“Maybe they know they’ll face abuse at home if they come out, that their parents will throw them out, that they’ll send them to a camp to try to ‘cure’ them. But also, sometimes coming out is a process, even with themselves. A lot of people do it in steps and that’s okay.”
Gov. Roy Cooper is expected to veto the bill if it gets to his desk.
Pilot program targets student mental health problems
Ashley Padgett, director of family and community engagement for Beaufort County Schools, has seen the damage the pandemic has caused in the lives of students and families in the small county of about 45,000 in the eastern part of the state. Food insecurity, for example, brought on by pandemic-related income losses for families has contributed to anxiety, depression and behavioral problems in students, Padgett said.
School leaders often learn about students’ struggles at home after they act out in school, she said.
“School leaders are really good at not just responding to the inappropriate behavior, but during those conversations, they’re also really good at finding out what that kid needs beyond that,” Padgett said. “We get a lot of our mental health referrals from that misbehavior.”
The Beaufort County School district is one of six participating in state pilot program called Project Aware/Activate that’s working to develop a plan of activities, services and strategies to connect youth and families to mental health services.
The program is a collaboration between NCDHHS and the NC Department of Public Instruction. Funding is provided by the Substance Abuse and Mental Health Services Administration, a federal agency that leads efforts to improve the behavioral health of the nation and the lives of individuals living with mental and substance abuse disorders.
Local school districts that in the pilot program have flexibility in how they may use the money, Wong said. It may be used for policy development, workforce development or to promote substance abuse prevention.
Preventing school violence
“Part of the Project Aware funding has been used to say, we really want to have more clinicians that we want to hire with this funding, so when we identify young people who are experiencing behavioral health challenges in school, we can quickly connect them with a clinician to that intervention and treatment that they need,” Wong said.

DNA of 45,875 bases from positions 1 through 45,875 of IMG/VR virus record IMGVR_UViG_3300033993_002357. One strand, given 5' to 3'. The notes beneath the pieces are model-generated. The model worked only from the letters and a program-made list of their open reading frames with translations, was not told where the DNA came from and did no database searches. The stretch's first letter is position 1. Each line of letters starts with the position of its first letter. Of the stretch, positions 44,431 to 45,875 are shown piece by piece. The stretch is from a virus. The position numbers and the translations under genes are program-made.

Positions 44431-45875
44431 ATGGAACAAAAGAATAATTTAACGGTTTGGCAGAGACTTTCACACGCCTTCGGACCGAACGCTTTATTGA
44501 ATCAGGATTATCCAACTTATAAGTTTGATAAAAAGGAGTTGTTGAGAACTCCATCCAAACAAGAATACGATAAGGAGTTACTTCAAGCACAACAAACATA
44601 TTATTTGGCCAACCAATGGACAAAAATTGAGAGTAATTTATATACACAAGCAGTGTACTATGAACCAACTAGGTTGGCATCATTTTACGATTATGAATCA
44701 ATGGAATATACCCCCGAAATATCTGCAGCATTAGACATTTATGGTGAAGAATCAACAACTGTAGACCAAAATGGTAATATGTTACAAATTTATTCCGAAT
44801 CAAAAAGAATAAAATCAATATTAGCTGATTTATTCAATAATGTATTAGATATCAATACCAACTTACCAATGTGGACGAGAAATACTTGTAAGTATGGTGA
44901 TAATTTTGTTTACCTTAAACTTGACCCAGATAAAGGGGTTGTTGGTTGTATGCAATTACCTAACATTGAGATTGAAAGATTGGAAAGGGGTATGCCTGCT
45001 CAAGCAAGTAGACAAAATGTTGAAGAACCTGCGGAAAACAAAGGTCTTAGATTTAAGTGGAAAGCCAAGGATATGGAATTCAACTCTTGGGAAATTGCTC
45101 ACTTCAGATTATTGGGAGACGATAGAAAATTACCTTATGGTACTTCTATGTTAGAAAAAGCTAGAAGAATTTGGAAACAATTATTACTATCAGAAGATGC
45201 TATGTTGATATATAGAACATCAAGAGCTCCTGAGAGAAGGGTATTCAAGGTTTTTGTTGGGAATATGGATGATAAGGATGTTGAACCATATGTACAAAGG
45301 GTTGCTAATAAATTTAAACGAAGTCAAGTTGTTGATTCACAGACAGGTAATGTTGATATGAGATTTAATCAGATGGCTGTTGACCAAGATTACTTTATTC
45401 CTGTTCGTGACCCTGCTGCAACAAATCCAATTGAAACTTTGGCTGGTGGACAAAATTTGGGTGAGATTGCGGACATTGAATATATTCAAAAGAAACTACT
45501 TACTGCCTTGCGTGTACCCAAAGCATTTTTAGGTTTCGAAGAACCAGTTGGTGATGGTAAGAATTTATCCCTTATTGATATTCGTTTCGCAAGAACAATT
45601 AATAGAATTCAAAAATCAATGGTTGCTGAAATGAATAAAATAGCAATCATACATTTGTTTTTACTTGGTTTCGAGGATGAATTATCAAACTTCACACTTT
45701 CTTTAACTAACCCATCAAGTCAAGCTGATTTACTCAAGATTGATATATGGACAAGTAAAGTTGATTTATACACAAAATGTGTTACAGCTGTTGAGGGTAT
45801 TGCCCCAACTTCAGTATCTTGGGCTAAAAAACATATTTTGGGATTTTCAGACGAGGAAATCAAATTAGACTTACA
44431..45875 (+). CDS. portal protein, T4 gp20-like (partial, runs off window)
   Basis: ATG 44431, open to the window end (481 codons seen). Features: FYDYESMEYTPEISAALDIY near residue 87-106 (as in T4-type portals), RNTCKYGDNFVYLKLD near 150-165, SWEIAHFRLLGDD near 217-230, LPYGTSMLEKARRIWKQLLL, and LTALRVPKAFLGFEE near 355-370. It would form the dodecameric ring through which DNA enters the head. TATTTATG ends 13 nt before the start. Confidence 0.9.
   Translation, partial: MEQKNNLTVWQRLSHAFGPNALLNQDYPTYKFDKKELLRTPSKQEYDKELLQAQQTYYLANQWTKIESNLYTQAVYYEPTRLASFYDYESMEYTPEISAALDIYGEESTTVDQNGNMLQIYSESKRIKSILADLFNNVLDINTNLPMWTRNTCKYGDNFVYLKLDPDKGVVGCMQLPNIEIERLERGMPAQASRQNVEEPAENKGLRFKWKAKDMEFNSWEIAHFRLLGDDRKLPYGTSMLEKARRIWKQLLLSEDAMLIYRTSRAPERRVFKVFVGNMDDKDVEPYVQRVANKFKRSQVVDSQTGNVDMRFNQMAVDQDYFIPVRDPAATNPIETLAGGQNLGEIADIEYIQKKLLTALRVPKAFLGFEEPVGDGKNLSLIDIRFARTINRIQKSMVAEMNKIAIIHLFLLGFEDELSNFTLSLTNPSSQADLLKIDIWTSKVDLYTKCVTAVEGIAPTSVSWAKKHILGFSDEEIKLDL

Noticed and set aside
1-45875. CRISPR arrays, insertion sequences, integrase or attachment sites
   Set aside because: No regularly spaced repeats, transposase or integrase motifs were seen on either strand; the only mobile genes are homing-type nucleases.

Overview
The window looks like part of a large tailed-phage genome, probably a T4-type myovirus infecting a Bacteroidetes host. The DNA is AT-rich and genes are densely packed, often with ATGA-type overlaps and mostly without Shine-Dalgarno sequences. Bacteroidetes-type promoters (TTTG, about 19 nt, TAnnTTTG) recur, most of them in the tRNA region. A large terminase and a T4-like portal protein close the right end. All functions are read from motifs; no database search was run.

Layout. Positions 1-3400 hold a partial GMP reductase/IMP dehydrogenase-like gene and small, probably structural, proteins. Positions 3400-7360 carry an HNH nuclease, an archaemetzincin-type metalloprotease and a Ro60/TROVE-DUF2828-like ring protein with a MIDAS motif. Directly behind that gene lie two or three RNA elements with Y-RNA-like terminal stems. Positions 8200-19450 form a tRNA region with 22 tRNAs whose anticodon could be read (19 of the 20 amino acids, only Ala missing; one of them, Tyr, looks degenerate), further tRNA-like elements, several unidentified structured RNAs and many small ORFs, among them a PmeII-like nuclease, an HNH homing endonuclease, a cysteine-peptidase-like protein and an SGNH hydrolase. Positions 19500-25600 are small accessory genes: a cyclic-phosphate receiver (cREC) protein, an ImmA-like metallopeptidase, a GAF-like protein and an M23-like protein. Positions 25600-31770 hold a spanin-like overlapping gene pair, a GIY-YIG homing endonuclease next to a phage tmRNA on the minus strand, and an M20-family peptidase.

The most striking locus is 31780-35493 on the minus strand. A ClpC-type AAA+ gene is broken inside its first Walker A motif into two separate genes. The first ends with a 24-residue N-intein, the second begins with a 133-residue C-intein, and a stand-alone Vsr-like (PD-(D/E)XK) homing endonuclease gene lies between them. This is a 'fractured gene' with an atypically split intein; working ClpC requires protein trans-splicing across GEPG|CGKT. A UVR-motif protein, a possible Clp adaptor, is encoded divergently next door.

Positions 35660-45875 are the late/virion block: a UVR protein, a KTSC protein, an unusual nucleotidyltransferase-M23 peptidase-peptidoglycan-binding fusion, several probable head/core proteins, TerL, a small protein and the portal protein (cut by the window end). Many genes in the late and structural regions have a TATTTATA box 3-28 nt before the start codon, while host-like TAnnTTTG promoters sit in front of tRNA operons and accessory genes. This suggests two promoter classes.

Youth behavioral health has been widely discussed in the days following the tragic school shooting in Uvalde, Texas, where 18-year-old Salvador Rolando Ramos killed 19 students and two adults during a shooting rampage at Robb Elementary School.
Texas mental health officials say Ramos might have been identified early as a potential threat to himself and others had more resources been available. In 2019, the state created the Texas Child Mental Health Care Consortium to identify troubled students and refer them to mental health services. Ramos’ school was on the list to join the program but funding had not yet become available, according to a recent story in The Texas Tribune.
In North Carolina, health officials recently released a coordinated plan designed to help children and families experiencing substance abuse or mental health crises. The plan would cost a recurring annual investment of $23.4 million.
The plan outlines 13 strategies, Wong says, would be a starting point for addressing the state’s child behavioral crisis. The strategies fall into broad categories: Expanding treatment services that prevent children from being removed from their homes or experiencing multiple placements and connecting children to expanded place care options more quickly.
“Many of these strategies are really focused on children who are in the care of our child welfare system who have complex or intensive behavioral health needs,” Wong said. “Many of those strategies would be available for those children as well as a broader population.”